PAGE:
Reverse Engineering the CIC

Discuss hardware-related topics, such as development cartridges, CopyNES, PowerPak, EPROMs, or whatever.

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Patnukem
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Joined: Thu Sep 10, 2020 11:16 pm

Re: Reverse Engineering the CIC

Post by Patnukem » Wed Sep 23, 2020 4:26 pm

I am still getting the same dump with the Capacitor.

Fiskbit, yes I got that starting point when I made those two changes to Jeroen's code. It seems to be the same string just different start point but it would start there each time.

Probably a dumb idea but I need to ask, What are the chances they used one of the other SM series chips with additional rom space here?

SM590: 508X8 bits
SM591: 1016X8 bits
SM595: 762X8 bits

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Jeroen
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Joined: Tue Jul 03, 2007 1:49 pm

Re: Reverse Engineering the CIC

Post by Jeroen » Wed Sep 23, 2020 4:39 pm

Ok so I tried to see if it's possible to set R20, R21 low at the same time, this seems to work. In fact, it gets rid of the one redundant clock that was causing an offset, leading me to believe that's how it was intended to be done maybe.

Code: Select all

//sm590 dumper script

//Written by Jero32 21/09/2020
//to run, hook the arduino pins up to sm590 chip according to pinout below. Upload sketch to arduino. Clear the terminal window
//and press the reset button

//do one clock cycle. Note: relies on opcodes taking time to provide delay for speed, not very portable
#define ClockMacro()\
  if(1){\
    PORTC |= 0b00001000; delayMicroseconds(5); PORTC &= 0b11110111; delayMicroseconds(5);\
  } else {}

#define ClockMacroTrigger()\
  if(1){\
    PORTC |= 0b00101000; delayMicroseconds(5); PORTC &= 0b11010111; delayMicroseconds(5);\
  } else {}

  
//do 3 clocks
#define ThreeClockMacro()\
  if(1){\
    ClockMacro();\
    ClockMacro();\
    ClockMacro();\
  } else {}

//do 4 clocks
#define FourClockMacro()\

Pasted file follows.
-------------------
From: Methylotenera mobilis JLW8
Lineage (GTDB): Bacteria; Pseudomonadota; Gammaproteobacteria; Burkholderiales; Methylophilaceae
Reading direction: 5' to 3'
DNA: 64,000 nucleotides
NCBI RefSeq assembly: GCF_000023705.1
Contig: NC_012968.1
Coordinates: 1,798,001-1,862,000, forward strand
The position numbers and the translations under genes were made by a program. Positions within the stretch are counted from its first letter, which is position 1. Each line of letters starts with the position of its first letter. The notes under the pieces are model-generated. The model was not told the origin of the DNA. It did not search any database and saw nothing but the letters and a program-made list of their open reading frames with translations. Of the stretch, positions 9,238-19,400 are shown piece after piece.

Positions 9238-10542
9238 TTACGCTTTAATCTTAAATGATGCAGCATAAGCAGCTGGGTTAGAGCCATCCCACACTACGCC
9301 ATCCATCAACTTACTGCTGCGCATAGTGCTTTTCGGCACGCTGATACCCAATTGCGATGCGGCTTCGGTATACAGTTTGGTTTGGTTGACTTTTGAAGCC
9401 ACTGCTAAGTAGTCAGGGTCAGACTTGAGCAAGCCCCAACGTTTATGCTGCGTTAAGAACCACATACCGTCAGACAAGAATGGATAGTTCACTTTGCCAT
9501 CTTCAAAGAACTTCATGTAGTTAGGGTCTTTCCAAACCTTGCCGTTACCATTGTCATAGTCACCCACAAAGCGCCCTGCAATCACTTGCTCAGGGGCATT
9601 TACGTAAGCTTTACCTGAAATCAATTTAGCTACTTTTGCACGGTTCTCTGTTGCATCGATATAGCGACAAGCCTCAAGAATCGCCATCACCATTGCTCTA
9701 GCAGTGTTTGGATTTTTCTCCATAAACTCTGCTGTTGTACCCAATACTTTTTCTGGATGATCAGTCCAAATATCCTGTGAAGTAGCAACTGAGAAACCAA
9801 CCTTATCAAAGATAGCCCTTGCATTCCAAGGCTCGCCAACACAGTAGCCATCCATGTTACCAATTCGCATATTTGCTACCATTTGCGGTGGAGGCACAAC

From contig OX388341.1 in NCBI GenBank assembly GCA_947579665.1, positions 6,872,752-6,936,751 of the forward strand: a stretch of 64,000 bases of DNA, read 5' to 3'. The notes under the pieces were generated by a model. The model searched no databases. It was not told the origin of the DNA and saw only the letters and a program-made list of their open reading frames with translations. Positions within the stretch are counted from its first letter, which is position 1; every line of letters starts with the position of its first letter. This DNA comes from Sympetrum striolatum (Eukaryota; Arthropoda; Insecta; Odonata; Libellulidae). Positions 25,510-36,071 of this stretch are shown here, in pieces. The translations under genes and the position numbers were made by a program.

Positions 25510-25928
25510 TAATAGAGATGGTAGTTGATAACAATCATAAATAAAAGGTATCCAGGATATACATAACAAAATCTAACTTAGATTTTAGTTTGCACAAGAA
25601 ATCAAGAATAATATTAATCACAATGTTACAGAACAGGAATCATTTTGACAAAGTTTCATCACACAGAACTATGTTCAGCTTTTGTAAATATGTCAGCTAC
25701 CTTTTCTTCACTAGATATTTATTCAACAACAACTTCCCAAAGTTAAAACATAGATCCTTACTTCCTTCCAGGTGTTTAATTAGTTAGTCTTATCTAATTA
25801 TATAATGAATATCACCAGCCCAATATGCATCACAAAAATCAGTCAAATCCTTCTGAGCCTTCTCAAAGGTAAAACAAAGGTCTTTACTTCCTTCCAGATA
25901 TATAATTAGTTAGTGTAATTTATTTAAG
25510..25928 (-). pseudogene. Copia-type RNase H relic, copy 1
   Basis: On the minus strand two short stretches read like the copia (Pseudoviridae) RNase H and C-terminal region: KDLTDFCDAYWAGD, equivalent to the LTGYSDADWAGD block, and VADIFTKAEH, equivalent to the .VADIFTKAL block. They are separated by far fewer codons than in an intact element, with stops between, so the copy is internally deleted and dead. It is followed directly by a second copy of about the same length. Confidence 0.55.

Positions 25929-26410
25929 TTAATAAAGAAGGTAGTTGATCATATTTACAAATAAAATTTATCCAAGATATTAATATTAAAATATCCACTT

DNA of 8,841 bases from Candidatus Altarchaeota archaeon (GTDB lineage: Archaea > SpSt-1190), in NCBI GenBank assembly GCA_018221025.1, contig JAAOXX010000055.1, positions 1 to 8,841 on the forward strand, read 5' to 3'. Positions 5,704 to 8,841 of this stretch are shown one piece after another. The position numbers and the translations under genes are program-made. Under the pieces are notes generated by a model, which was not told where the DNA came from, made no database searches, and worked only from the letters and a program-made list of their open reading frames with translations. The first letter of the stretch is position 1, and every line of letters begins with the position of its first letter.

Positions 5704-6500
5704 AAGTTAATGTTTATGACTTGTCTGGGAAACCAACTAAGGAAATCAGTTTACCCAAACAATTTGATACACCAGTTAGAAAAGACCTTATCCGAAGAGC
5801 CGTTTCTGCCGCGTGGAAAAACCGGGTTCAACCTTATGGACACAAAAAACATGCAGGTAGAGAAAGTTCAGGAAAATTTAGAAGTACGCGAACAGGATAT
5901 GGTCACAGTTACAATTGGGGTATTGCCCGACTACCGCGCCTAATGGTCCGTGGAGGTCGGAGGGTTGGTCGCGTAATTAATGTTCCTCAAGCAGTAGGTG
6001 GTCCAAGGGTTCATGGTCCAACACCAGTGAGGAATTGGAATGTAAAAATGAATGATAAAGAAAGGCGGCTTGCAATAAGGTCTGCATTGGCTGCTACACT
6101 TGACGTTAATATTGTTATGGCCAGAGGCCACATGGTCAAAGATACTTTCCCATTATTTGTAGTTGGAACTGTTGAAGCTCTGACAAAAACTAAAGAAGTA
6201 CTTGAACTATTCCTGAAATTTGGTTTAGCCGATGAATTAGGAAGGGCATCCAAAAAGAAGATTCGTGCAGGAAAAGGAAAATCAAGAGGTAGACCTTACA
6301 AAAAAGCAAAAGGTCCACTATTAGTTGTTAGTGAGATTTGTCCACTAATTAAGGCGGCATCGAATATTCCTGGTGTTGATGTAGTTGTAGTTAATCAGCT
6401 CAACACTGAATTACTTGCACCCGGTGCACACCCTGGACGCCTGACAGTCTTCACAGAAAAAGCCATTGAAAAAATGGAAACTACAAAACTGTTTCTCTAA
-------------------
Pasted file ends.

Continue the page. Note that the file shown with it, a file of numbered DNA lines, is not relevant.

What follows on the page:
if(1){\
    ClockMacro();\
    ClockMacro();\
    ClockMacro();\
    ClockMacro();\
  } else {}

void setup() {
  int i;
  
  //R20 A0
  //R21 A1
  //R22 A2
  //CLOCK A3
  //Reset/ACL A4

  //D0 pin 2
  //D1 pin 3
  //D2 pin 4
  //D3 pin 5

  //D4 pin 6
  //D5 pin 7
  //D6 pin 8
  //D7 pin 9

  noInterrupts();

  DDRD &= 0b00000011; //set pins 2 through 7 as inputs
  DDRB &= 0b11111100; //set pin 8 and 9 as inputs
  DDRC |= 0b00111111; // Set A0 through A4 as outputs */

  DIDR0 = 0x00; //no longer neccessary but it doesn't hurt.
  PORTC &= 0b11100000; //make sure all bits are in a known cleared state
  PORTC |= 0b00010111; // set pin A0 - A4 High with the exception of A3/CLK

  for(i= 0; i<255; i++){
    FourClockMacro(); //start the clock give some time to boot up
  }

  PORTC &= 0b11101111;// lower ACL
  FourClockMacro();
  PORTC &= 0b11111100;//lower R20, R21
  FourClockMacro();
  

}

void loop() {
  int i;
  
  unsigned char dataArray[508];
  for (i = 0; i < 508; i++) { //fill a 508 byte array with the rom data
    ClockMacroTrigger();
    ClockMacro();
    dataArray[i] = ((PIND & 0b11111100) >> 2) | ((PINB & 0b00000011) << 6); //note date seems inverted compared to "known" romdumps
    ClockMacro();
    ClockMacro();
  }

  Serial.begin(9600);
  
  for (i = 0; i < 508; i++) {
    Serial.print("i");
    Serial.print(i, HEX);
    Serial.print(" :");
    Serial.print(((dataArray[i] ^ 0XFF)) & 0xFF, HEX);//data inverted to match "known" rom dumps
    Serial.print("\r\n");
  }
  while (1) {}

}
I'm gonna run some experiments to see if I can maybe put some clocks between setting reset low and R20/21

edit: I can confirm that putting:

Code: Select all

for(i=0; i<509; i++){FourClockMacro();}
after ACL does not break the above script.

edit2: forgot to mention, this was all spurred on by the fact that if I set reset low at the same time as R20/21 it would be all 0xEC (iirc). So fiskbit, I think this update will at least fix your issue.
Last edited by Jeroen on Wed Sep 23, 2020 5:33 pm, edited 1 time in total.

Patnukem
Posts: 80
Joined: Thu Sep 10, 2020 11:16 pm

Re: Reverse Engineering the CIC

Post by Patnukem » Wed Sep 23, 2020 4:50 pm

Not sure if I am being helpful at this point, but I am still getting same results with the updated code on mine.

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Jeroen
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Re: Reverse Engineering the CIC

Post by Jeroen » Wed Sep 23, 2020 4:51 pm

Patnukem wrote:
Wed Sep 23, 2020 4:50 pm
Not sure if I am being helpful at this point, but I am still getting same results with the updated code on mine.
Well I can't duplicate the results, so someone needs to confirm if the update worked or not :P

Patnukem
Posts: 80
Joined: Thu Sep 10, 2020 11:16 pm

Re: Reverse Engineering the CIC

Post by Patnukem » Wed Sep 23, 2020 6:55 pm

I was reviewing the Seanriddle dumping directions and see where it is noted that